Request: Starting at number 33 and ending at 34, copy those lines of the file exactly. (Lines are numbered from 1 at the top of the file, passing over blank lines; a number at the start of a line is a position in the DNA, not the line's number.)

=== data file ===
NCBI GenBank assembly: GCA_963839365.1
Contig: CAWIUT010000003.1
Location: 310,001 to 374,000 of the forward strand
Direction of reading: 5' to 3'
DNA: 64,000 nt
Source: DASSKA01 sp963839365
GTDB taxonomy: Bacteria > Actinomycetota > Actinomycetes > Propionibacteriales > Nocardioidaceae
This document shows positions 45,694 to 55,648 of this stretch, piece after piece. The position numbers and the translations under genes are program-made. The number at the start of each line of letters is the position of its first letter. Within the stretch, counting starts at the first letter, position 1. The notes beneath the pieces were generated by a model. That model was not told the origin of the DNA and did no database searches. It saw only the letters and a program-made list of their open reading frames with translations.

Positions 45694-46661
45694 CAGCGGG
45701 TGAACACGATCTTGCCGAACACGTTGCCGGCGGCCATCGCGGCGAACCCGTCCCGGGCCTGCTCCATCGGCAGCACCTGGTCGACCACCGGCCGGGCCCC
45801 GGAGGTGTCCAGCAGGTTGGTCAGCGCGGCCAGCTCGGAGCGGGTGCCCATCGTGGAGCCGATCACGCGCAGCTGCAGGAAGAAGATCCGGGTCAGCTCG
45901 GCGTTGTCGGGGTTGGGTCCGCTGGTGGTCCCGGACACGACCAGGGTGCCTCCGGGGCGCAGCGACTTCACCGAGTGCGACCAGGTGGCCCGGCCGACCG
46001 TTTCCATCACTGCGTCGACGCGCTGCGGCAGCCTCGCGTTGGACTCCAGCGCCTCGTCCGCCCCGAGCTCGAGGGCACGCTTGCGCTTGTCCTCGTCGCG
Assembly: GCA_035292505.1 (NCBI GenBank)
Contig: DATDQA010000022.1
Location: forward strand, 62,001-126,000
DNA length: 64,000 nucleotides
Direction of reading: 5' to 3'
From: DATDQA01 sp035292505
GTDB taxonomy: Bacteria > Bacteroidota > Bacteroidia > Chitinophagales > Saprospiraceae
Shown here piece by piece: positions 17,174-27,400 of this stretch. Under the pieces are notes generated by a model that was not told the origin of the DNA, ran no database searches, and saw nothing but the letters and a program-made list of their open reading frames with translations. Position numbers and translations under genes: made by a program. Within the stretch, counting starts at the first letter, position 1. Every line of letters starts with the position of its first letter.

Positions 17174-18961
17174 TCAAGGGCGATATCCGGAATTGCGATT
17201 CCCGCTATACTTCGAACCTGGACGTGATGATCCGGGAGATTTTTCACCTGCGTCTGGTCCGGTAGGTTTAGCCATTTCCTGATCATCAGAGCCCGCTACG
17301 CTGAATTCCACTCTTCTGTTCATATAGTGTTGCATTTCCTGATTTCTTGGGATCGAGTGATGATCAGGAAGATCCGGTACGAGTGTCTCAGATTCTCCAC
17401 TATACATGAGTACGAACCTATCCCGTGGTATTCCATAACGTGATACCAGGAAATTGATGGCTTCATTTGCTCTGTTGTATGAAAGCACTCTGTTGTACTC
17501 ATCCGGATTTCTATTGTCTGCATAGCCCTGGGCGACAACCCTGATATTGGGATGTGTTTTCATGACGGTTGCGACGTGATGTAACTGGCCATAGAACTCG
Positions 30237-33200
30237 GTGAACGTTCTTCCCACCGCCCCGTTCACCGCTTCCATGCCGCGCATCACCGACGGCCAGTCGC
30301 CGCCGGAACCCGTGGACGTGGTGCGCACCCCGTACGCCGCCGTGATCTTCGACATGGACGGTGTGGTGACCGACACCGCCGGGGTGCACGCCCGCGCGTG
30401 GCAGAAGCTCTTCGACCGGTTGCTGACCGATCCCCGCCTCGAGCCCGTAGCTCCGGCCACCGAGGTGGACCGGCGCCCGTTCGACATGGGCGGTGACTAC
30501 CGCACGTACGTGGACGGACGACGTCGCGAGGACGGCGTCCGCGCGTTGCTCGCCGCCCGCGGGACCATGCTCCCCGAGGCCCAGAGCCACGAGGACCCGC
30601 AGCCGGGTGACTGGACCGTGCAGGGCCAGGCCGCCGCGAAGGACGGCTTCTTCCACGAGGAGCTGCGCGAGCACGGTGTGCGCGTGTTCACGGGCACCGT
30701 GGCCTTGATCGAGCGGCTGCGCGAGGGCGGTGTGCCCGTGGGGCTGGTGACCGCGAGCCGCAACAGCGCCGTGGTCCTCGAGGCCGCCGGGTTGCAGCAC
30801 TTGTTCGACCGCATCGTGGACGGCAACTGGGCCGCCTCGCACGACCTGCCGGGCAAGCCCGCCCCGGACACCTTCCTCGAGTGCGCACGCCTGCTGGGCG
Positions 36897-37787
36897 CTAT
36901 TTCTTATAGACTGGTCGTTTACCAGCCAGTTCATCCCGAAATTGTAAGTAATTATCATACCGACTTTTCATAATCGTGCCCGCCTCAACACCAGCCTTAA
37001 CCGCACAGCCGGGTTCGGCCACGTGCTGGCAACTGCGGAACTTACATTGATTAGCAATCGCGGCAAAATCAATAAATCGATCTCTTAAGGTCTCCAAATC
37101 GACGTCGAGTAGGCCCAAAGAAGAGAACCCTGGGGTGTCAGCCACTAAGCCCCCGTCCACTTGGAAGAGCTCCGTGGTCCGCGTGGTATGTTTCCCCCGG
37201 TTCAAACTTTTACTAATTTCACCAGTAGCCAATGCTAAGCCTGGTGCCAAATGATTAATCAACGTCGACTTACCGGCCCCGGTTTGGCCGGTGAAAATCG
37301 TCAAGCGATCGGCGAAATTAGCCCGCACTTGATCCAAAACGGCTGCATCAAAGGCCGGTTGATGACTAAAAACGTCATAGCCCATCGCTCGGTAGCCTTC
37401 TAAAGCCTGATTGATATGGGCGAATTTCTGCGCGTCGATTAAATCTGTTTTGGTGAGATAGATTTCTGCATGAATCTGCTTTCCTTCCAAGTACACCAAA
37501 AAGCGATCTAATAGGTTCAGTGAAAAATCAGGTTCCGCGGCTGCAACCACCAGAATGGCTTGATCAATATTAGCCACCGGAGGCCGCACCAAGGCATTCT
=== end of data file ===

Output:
30501 CGCACGTACGTGGACGGACGACGTCGCGAGGACGGCGTCCGCGCGTTGCTCGCCGCCCGCGGGACCATGCTCCCCGAGGCCCAGAGCCACGAGGACCCGC
30601 AGCCGGGTGACTGGACCGTGCAGGGCCAGGCCGCCGCGAAGGACGGCTTCTTCCACGAGGAGCTGCGCGAGCACGGTGTGCGCGTGTTCACGGGCACCGT